Mick Garris: I write very quickly. I used to think, “Boy, wouldn’t it be great if I could spend a lot of time [on my writing]? I wonder how much better my writing would be?” And I found that if I’m struggling with it, or it’s taking a lot of time, that it’s shitty. It comes out well if it comes out easy.

I rarely outline, but when you’re a writer for hire, as in screenwriting, that’s part of the job. You have to outline.

But when I’m writing my fiction, it’s solace from working on films because I’m writing alone. I’m writing just for the page and the love of the language on the page. The words matter, whereas writing a screenplay is a blueprint.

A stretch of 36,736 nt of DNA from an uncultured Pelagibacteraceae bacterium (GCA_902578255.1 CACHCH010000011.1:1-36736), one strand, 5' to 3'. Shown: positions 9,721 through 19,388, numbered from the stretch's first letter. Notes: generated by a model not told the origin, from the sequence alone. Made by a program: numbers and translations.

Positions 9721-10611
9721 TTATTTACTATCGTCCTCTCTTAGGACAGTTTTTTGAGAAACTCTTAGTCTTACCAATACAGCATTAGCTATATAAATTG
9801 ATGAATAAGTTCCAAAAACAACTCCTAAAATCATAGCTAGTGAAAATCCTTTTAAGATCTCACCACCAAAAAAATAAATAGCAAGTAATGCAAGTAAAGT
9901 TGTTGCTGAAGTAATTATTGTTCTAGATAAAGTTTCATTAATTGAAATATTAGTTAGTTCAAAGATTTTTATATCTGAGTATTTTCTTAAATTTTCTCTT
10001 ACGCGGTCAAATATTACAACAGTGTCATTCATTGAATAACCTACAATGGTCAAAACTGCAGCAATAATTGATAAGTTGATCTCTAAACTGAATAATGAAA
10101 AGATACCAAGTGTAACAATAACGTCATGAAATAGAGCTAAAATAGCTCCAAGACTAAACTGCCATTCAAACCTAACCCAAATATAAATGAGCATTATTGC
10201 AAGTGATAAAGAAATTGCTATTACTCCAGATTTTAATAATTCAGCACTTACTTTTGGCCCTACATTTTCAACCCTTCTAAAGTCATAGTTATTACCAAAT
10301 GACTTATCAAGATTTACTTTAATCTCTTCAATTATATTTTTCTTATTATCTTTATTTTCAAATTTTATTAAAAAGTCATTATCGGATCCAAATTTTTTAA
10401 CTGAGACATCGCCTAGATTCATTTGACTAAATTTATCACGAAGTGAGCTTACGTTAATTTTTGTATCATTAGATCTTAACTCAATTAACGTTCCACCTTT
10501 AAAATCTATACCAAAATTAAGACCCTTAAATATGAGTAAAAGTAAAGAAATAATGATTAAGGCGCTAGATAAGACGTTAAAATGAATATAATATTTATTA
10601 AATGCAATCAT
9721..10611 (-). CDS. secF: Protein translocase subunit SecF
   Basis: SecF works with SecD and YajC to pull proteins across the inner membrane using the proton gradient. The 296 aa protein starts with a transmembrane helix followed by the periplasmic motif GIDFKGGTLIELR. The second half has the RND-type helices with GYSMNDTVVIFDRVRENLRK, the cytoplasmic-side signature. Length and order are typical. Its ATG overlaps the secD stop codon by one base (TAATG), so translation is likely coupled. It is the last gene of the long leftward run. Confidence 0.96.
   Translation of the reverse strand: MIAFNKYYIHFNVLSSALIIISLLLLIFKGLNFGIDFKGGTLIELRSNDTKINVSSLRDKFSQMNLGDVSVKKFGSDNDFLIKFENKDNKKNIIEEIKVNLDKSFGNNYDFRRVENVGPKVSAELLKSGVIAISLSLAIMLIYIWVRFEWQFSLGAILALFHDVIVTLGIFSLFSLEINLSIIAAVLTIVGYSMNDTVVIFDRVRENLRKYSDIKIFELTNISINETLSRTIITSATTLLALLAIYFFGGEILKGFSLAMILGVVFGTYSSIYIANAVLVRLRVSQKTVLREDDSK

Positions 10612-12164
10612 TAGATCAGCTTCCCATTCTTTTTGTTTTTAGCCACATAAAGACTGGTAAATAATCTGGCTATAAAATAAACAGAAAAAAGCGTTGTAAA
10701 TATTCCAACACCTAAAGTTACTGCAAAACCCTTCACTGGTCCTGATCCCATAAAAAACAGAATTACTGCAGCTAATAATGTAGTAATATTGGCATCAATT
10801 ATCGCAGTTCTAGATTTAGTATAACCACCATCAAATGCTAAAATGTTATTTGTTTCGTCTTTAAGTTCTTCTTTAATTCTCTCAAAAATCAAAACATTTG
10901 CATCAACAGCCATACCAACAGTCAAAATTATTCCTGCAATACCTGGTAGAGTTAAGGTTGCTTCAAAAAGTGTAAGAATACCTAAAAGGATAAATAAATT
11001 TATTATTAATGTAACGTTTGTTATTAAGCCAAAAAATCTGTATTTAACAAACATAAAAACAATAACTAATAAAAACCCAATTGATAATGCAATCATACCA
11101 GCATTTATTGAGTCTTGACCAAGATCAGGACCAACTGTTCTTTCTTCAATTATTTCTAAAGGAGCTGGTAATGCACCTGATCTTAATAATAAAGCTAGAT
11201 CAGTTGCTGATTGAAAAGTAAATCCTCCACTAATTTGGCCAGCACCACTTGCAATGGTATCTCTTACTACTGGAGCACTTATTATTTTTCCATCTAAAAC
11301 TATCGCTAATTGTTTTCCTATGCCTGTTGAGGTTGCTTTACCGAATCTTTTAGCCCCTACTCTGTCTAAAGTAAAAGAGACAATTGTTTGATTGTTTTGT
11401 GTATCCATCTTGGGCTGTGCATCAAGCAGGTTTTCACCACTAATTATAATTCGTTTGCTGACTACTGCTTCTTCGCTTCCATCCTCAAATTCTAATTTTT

So my process is to have an idea [and] once I sit down my hands start taking over. My fingers do the writing more than my brain, and I work very intuitively. That’s not to say I don’t do re-writing. Whenever I’m writing a project, I’ll usually start reading from the beginning [up] to where I left off so that I’m back into it. Then I find myself tinkering with everything that comes up, too. But I work in a very intuitive way in the hopes of staving off any kind of mental freeze or writer’s block.

That is interesting that you review the whole work every time you come to it. Do you find that slows you down at all?

Mick Garris: If I’m a hundred pages in, I don’t go back and start at page one again. But I will back up ten to twenty pages before I start, and I always find that there are tweaks to be made. But they’re usually minor. I rarely go back and restructure before I finish doing the first draft.